It’s utterly heartbreaking to hear the news of yet another child dying while possibly playing with a gun. It’s a story that’s repeated all too often. According to the Brady Campaign to Prevent Gun Violence, on average, 2,806 people, 19 or younger, are shot unintentionally every year. The Nationwide Children’s Center for Injury Research and Policy tries to dispel some of the myths we seem to inherently believe. First some facts.
According to the GBI, at least 15 children died between 2013 and May of 2016 from accidental shootings. Already this year there have been several incidents of accidental shootings nationwide involving young children. In Chowchilla, California, a 1-year-old was fatally shot by his older sister. Two children last month were shot by their parents while cleaning their weapons, and a 6-year-old was accidentally shot by an 11-year-old. In Missouri a 10-year-old girl was killed accidentally with a gun that wasn’t properly stored. And the list according to Gun Violence Archive, gets longer.
There are more than 200 million guns in our country and more American homes have guns than dogs. One in three families with children have at least one gun in the home and there are more than 22 million children living in homes with guns.
Most of the victims of unintentional shootings are boys, usually shot by a friend or relative, many times a brother. Half of all unintentional shooting deaths among children occur at home, and almost half occur in the home of a friend or relative.
Now for the myths.
Most parents think their children don’t know where guns are hidden in the home. Again, the Nationwide Children’s Center for Injury Research and Policy, says eight in 10 first graders know where their parents’ guns are located. And if you think young children are not capable of firing a gun, think again. Three-year-old’s are strong enough to pull the trigger of most guns. Parents also believe their children know the difference between real and toy guns, but few children younger than 8-years-old can tell the difference.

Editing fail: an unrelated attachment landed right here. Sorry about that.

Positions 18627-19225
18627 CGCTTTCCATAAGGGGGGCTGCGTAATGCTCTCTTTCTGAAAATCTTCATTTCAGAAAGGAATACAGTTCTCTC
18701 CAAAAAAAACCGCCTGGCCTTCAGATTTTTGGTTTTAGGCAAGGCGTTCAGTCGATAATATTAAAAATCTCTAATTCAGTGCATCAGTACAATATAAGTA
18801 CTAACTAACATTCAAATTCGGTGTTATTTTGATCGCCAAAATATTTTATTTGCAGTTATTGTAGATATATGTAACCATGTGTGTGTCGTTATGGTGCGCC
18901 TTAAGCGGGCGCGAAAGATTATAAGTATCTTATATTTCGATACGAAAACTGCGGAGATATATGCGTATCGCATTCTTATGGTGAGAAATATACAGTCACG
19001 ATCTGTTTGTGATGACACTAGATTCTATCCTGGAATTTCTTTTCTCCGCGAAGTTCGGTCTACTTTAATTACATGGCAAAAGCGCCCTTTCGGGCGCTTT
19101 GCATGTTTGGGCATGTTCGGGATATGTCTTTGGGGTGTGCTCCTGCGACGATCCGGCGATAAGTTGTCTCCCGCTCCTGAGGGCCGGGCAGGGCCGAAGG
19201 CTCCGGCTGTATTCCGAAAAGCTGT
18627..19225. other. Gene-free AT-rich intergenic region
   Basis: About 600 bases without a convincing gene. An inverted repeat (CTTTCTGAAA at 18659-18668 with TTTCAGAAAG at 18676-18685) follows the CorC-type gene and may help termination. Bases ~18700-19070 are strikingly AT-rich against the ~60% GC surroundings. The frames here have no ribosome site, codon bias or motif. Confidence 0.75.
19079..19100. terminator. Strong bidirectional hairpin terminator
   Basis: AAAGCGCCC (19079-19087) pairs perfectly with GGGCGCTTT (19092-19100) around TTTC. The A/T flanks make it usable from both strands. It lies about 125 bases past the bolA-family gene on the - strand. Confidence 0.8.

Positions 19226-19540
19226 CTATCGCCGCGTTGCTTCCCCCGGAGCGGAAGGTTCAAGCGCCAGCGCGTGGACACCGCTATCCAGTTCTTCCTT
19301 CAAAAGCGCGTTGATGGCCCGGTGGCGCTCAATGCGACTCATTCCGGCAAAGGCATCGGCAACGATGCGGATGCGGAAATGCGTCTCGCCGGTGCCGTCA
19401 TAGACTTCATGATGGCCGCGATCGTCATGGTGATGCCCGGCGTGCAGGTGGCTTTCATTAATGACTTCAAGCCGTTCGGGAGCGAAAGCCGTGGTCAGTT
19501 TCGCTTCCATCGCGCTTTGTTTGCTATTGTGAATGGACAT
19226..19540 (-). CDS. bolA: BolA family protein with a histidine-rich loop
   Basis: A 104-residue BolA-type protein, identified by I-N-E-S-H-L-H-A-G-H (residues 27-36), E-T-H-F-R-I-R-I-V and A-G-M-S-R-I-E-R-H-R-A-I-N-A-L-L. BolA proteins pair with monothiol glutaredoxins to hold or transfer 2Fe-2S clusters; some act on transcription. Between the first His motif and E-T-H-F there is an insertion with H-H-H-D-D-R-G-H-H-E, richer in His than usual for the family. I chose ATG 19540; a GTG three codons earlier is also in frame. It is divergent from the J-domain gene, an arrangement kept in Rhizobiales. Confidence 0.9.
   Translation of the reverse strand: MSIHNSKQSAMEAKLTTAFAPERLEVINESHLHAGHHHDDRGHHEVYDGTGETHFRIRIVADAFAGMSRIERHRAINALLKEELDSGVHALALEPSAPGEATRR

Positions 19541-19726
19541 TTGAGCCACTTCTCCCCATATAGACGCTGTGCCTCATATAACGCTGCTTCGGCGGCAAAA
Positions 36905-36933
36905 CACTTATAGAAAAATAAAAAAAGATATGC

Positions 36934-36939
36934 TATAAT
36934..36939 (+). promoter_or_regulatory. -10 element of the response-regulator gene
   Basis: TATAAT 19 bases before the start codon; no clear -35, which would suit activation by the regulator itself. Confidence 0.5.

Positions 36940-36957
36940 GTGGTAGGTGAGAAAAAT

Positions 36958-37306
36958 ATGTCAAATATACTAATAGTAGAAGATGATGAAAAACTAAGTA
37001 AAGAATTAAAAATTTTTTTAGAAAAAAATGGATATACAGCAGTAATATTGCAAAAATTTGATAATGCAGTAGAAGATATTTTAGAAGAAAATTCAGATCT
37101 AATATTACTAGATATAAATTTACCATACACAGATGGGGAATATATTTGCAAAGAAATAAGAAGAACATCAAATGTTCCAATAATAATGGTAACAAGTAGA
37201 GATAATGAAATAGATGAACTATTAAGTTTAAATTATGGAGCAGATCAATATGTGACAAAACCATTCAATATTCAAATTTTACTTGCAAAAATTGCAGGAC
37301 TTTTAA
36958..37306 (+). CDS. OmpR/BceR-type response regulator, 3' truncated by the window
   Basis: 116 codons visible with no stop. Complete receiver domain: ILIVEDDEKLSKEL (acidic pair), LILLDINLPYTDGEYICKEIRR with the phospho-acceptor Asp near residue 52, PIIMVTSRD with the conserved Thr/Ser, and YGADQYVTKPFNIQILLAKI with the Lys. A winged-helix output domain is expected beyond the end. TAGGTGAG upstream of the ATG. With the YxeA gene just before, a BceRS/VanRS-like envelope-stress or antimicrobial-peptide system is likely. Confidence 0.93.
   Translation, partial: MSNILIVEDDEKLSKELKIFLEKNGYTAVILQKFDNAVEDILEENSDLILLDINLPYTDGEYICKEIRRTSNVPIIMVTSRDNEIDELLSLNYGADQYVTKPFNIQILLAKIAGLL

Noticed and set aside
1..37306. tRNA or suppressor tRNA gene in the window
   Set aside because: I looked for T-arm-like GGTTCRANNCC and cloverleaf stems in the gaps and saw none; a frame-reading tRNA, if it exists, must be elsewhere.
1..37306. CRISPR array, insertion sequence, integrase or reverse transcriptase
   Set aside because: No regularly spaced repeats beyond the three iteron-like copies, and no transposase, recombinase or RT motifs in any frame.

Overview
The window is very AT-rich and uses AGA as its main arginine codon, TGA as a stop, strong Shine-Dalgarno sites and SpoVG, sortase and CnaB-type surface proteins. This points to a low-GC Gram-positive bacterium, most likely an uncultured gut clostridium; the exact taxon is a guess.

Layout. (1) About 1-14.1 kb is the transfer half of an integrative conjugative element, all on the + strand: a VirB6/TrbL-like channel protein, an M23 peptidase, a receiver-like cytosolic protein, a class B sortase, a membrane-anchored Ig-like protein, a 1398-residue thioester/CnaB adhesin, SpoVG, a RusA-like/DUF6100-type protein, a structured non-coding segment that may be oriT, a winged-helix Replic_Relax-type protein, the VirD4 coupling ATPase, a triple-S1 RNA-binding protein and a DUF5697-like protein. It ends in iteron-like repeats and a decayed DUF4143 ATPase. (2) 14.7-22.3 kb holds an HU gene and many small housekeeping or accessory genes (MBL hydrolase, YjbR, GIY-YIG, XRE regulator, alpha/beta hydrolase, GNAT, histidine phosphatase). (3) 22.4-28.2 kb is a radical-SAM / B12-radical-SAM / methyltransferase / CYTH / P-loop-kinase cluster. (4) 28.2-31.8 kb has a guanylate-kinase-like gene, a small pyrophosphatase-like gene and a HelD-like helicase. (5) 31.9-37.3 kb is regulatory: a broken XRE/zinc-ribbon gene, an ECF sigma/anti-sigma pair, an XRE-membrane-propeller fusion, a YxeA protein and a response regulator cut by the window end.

And maybe the most important myth to dispel.
Parents often believe their child wouldn’t touch a gun because “he knows better.” Don’t bank on it. Studies have shown that most children will handle a gun if they find one — even if they have been taught not to.
So what can parents do? The easiest, most complete answer is to remove guns from the home. If that’s not practical, it should be kept unloaded, locked and out of reach of children. There are gun locks and lock boxes, and when using either, store the keys or combinations away from children.
Even when visiting family and friends, ask if they have a gun in the home and if they do, make sure it is unloaded and locked away. Children are inquisitive creatures. They seek out what’s hidden and most parents would be surprised by what their children can find. It’s best not to invite tragedy. We live in a free society where guns are an accepted part. We have to do our part to and handle them properly.